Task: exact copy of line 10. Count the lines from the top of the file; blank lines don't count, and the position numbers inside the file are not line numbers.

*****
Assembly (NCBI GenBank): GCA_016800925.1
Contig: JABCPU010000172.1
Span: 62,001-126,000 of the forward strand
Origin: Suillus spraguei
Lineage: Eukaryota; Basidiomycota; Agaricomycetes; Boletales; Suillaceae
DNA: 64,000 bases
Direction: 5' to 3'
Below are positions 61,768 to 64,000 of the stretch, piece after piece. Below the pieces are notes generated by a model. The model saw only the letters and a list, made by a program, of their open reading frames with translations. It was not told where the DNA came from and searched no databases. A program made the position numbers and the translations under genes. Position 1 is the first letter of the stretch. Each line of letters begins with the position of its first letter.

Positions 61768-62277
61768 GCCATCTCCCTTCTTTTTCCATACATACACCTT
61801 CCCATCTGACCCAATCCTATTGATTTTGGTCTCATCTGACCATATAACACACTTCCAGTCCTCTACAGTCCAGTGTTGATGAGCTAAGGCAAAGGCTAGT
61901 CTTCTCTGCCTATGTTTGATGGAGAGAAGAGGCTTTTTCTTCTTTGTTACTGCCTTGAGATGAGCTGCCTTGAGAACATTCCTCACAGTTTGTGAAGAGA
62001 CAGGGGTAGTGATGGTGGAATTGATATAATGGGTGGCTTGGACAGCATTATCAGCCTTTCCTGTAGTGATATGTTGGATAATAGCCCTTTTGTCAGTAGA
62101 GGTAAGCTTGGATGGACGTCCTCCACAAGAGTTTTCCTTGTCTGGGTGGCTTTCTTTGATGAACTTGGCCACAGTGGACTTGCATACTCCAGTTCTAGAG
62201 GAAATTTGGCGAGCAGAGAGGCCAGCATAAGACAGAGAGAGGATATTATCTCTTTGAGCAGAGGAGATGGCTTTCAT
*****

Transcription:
61768 GCCATCTCCCTTCTTTTTCCATACATACACCTT